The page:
ISSUE 38
SUMMER 2002
Peace Matters index
 

 

 

   

the space between us

 
 


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-  silence and memory
-  special agents
-  international courts
-  hard rock or hard luck
-  national identity in conflict










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Cynthia Cockburn. The Space Between Us: Negotiating Gender and National Identities in Conflict Zed Books, 1998.

'Maybe if women would only gain the determination to represent publicly what they have always stood for privately in evolution and history (realism of householding, responsibility of upbringing, resourcefulness in peacekeeping, and devotion to healing), they might well add an ethically restraining, because truly supranational, power to politics in the wider sense.'
Erik Erikson Identity, Youth and Crisis

'Seeing with eyes that are gender aware, women tend to make connections between the oppression that is the ostensible cause of conflict (ethnic or national oppression) in the light of another crosscutting one: that of gender regime. Feminist work tends to represent war as a continuum of violence from the bedroom to the battlefield, traversing our bodies and our sense of self. We see that the 'homeland' is not, never was, an essentially peaceful unitary space. We glimpse this more readily because as women we have seen that 'the home' itself is not the haven it is cracked up to be. Why, if it is a refuge, do so many women have to escape it to 'refuges'? And we recognize, with Virginia Woolf, that 'the public and private worlds are inseparably connected: that the tyrannies and servilities of one are the tyrannies and servilities of the other.'
With her gender aware perspective, Cynthia Cockburn studies three women's groups working for peace in the middle of tense conflict situations, each with its own distinctive aspect. The Women's Support Network in Belfast was formed to give women from the city's poorer districts a unified voice to express their common interests in the wider political world. In Israel, Bat Shalom brings Jewish and Arab Israeli women together to take a public stand for peace and justice. Medica came into being in a time of brutal aggressions in Bosnia to provide social, psychological and medical support to raped and traumatized women and their children. 'But they are alike in having chosen cooperation between women of polarized ethno national groups, contradicting the norm in their countries, where those identifications have been mobilized for war.'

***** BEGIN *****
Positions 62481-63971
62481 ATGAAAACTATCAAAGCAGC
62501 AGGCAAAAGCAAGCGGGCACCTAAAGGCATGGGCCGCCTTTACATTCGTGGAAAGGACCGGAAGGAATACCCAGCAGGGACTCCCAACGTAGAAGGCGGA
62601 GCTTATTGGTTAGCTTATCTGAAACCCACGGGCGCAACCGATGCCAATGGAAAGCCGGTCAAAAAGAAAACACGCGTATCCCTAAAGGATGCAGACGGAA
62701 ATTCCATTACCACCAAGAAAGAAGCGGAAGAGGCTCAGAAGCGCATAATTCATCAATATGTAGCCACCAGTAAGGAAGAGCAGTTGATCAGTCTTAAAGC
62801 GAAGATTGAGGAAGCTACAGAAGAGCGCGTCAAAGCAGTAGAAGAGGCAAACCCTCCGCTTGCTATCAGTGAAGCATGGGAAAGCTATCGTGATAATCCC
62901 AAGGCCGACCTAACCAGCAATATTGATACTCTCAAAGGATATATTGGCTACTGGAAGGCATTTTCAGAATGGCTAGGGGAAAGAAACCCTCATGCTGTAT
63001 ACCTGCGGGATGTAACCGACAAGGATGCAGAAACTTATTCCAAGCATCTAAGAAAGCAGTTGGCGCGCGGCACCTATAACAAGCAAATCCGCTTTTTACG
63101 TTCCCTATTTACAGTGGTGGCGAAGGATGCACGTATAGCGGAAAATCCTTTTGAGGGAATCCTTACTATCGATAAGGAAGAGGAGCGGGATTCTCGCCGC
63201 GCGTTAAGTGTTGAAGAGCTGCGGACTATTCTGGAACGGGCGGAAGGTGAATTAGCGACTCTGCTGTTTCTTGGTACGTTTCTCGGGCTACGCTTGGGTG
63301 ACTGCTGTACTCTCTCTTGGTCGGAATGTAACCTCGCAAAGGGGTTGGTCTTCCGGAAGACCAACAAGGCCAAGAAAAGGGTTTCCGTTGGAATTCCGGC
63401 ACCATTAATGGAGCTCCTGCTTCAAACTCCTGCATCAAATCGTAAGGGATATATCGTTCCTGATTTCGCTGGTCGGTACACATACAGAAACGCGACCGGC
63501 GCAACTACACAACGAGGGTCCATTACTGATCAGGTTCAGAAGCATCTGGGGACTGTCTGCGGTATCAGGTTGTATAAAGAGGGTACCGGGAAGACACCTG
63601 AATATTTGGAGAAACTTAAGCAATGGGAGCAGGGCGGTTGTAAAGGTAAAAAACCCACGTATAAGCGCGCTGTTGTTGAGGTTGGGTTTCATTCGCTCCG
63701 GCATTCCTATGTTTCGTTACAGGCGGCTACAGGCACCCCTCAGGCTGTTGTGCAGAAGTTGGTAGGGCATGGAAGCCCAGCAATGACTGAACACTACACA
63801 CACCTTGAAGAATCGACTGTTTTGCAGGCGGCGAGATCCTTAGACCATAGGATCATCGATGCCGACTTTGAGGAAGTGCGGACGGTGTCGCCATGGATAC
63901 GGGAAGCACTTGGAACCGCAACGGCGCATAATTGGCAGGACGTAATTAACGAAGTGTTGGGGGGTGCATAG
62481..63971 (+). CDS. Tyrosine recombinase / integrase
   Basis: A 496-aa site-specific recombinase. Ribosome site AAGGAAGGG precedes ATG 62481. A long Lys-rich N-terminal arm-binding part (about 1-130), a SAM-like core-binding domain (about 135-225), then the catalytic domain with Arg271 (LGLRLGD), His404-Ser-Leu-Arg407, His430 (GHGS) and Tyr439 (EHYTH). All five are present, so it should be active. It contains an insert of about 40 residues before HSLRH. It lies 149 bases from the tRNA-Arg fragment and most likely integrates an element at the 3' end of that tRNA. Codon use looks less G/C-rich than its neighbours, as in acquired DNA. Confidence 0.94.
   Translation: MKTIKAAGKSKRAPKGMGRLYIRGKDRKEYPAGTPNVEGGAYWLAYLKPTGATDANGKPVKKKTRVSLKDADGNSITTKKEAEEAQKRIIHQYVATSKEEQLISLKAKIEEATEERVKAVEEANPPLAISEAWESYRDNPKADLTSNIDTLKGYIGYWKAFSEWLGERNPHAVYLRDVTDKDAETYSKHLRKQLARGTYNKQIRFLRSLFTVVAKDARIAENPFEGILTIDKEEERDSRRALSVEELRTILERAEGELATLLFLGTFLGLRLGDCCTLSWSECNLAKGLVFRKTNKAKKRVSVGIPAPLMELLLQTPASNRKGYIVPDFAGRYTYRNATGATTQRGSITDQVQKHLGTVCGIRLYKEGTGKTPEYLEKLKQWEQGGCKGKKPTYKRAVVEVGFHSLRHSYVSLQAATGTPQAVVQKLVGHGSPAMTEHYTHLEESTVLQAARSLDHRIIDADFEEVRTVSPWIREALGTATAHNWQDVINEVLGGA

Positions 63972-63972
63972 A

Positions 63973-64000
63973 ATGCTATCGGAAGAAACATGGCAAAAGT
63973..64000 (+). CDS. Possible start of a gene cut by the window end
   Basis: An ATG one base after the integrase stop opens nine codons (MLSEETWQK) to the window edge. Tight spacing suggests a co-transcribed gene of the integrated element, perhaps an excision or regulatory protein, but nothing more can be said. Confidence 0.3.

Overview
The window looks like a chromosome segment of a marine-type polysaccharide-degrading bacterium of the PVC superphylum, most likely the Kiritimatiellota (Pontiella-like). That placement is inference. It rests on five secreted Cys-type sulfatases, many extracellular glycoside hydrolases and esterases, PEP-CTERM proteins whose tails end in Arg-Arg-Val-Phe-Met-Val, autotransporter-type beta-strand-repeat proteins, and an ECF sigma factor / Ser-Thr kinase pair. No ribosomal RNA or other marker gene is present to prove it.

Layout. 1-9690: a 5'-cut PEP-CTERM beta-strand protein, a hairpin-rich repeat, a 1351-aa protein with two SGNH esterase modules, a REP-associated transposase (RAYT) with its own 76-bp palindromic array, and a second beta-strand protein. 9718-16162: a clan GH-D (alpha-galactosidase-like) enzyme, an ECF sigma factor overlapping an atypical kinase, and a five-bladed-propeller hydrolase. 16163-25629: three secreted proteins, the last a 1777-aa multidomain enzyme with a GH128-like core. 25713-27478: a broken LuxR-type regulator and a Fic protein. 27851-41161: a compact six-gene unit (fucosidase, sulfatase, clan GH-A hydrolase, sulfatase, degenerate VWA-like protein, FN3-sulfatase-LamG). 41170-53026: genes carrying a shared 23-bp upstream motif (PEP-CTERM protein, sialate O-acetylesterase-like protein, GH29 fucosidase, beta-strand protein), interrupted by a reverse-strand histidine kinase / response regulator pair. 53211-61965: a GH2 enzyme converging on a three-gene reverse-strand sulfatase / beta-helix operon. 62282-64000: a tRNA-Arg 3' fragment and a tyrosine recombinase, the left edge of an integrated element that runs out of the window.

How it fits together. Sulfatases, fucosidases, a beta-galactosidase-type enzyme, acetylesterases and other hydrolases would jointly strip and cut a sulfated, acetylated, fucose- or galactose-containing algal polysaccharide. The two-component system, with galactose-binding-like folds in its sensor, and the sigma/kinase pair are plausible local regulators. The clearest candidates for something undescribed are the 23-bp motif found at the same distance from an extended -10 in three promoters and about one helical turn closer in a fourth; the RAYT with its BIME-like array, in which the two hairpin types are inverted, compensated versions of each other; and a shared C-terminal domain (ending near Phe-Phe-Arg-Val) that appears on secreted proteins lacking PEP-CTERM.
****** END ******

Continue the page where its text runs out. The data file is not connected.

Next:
In times of tension and conflict, as Cockburn points out 'Nationalist renderings of the nation are highly selective histories that delete everything that does not contribute to the story of a unitary people (always already 'the same', identical to itself across time). The 'people' have a common origin, are like each other and different from others, march together along a given road, traveling toward a shared destiny. All the divergences and the convergences of real historic social time, the departures of some and arrivals of others, the mixing and splitting, the dryings out and the illegitimate births, are ignored.'
'Those who govern us use identity processes to do so. Dominant groups maintain hegemony for the most part by discursive means rather than by direct force, mobilizing consent by inclining us towards particular identifications But without doubt it is those social groups that drive competitive ethicist and nationalist movements that are the master spinners of identity tales designed to make some of us feel part of their imagined community, and others quite clear we are not so favoured. They fix, eternalize and essentialize the identities that are the vehicles of their control: our primordial nation, man and woman as nature intended.'
To go against this nationalist effort of an imagined national self, one needs a strong sense of personal identity, one that is deeper and more complex than the readymade images which come out of nationalist and ethnic moulds. As C.G.Jung has stressed in his writings 'If you lack a secure self, are caught up in inner conflict, you are likely to disown the hated or feared parts of yourself and project them onto the unknown 'other'... Many (sometimes it seems most) identity processes are coercive. We are labeled, named, known by identities that confine us, regulate us and reduce our complexity. The subtleties in our sense of self are difficult to convey in the terms available to us. We often feel misunderstood and misrepresented. And these processes are the more painful because they exploit our irreducible need to belong, our happiness in belonging. When war breaks out between national collectives, extraordinary pressures descend on people that force them to rethink who they are in relation to collective identities.'